From virtual assistants to content moderation, sentiment analysis has a wide range of use cases. AI models that can recognize emotion and opinion have a myriad of applications in numerous industries. Therefore, there is a large growing interest in the creation of emotionally intelligent machines. The same can be said for the research being done in natural language processing (NLP). To highlight some of the work being done in the field, below are five essential papers on sentiment analysis and sentiment classification.
Scientists at the TSU Laboratory of Biophotonics, working with Tomsk National Research Medical Center (TNIMC) oncologists, have developed a new approach to the diagnosis of adenocarcinoma, a malignant tumor of the prostate gland, that uses artificial intelligence to identify oncopathology and determine the stage of the disease. Using machine learning, a computer model was taught to distinguish between healthy tissues and pathology with 100 percent accuracy. The gold standard for the diagnosis of cancer is histology, during which tissue from a patient is examined for malignant changes. So that the samples can be stored for a long time, they are dehydrated and packed in paraffin. Then experts make thin sections and examine these slides under a microscope.
Its impact can be far more profound and felt across the entire organisation, affecting the ways team interact and the way leaders lead. If AI is to deliver on its true potential for your organisation, it needs cultural as well as technical change. In this Breakfast Briefing, Part of BIMA's Age of AI series in partnership with Microsoft, an expert panel will help you explore the building blocks of an AI culture, including: So how do you create quality data available to all? Empowerment: Many of the most profound impacts of AI come from people closest to the business. So how do you encourage greater collaboration?
Our personalities impact almost everything we do, from the career path we choose to the way we interact with others to how we spend our free time. But what about the way we drive--could personality be used to predict whether a driver will cut someone off, speed, or, say, zoom through a yellow light instead of braking? There must be something to the idea that those of us who are more mild-mannered are likely to drive a little differently than the more assertive among us. At least, that's what a team from MIT's Computer Science and Artificial Intelligence Laboratory (CSAIL) is betting on. "Working with and around humans means figuring out their intentions to better understand their behavior," said graduate student Wilko Schwarting, lead author on the paper published this week in Proceedings of the National Academy of Sciences.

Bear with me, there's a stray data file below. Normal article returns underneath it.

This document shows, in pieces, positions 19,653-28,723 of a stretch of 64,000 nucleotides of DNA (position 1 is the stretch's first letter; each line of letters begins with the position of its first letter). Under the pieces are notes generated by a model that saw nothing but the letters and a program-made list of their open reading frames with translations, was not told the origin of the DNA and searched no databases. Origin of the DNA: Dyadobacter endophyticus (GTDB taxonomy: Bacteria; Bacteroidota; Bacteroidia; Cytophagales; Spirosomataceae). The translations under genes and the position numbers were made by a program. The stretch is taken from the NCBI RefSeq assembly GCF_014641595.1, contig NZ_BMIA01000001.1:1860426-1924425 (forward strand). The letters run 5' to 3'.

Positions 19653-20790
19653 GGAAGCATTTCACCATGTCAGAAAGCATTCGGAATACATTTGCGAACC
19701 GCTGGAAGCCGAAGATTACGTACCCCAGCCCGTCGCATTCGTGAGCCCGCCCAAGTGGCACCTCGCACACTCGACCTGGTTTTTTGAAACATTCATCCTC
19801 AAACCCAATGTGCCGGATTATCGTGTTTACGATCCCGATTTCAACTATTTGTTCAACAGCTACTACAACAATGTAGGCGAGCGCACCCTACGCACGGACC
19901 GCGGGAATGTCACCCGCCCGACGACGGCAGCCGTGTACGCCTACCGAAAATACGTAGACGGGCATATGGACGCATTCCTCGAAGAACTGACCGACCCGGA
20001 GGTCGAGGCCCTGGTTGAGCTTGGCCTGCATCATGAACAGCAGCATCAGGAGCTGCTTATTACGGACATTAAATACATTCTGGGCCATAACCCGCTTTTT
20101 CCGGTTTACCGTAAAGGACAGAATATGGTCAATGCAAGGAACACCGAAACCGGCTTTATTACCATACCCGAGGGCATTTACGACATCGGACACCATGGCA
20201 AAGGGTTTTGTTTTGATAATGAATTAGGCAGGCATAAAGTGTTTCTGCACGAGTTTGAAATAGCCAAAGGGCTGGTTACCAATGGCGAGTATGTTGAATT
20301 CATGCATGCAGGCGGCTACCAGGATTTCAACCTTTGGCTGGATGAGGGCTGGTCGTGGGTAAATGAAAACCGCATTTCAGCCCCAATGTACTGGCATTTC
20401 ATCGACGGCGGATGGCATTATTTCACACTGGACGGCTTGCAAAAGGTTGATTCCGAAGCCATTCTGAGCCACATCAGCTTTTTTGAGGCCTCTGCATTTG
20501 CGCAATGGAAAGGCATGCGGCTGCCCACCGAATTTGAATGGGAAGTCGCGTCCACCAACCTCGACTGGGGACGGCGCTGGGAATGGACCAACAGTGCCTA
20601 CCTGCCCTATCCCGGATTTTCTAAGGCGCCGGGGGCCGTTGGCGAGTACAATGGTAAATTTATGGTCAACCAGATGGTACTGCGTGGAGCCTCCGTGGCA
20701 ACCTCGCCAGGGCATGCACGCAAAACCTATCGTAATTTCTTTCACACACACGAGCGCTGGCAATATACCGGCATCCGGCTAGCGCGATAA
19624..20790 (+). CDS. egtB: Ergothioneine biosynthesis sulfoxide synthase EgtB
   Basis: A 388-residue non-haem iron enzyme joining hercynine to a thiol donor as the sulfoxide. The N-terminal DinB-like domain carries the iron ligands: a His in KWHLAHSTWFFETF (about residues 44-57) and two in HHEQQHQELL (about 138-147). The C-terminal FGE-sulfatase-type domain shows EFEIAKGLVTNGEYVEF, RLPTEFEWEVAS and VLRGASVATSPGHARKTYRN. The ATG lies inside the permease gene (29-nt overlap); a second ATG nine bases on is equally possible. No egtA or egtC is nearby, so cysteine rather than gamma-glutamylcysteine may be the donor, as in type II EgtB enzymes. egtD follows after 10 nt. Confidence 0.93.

Decades ago, Japan faced an unavoidable, long-term economic challenge. Even as its economy reached record highs in the late 1980s (fueled by strong auto sales, the rise of innovative companies like Nintendo, and real estate speculation), it was preparing for the coming day when more than a quarter of its population would be over age 65. Today, Japan's median age is more than 10 years older (47) than that of the US (36). To offset the economic realities of a rapidly aging workforce, Japan made the decision to become a world leader in robotics. Advanced robotics in manufacturing, healthcare, consumer electronics, and soon personal services are now deeply entrenched in the Japanese economy, a movement created out of a need to maintain productivity and GDP growth.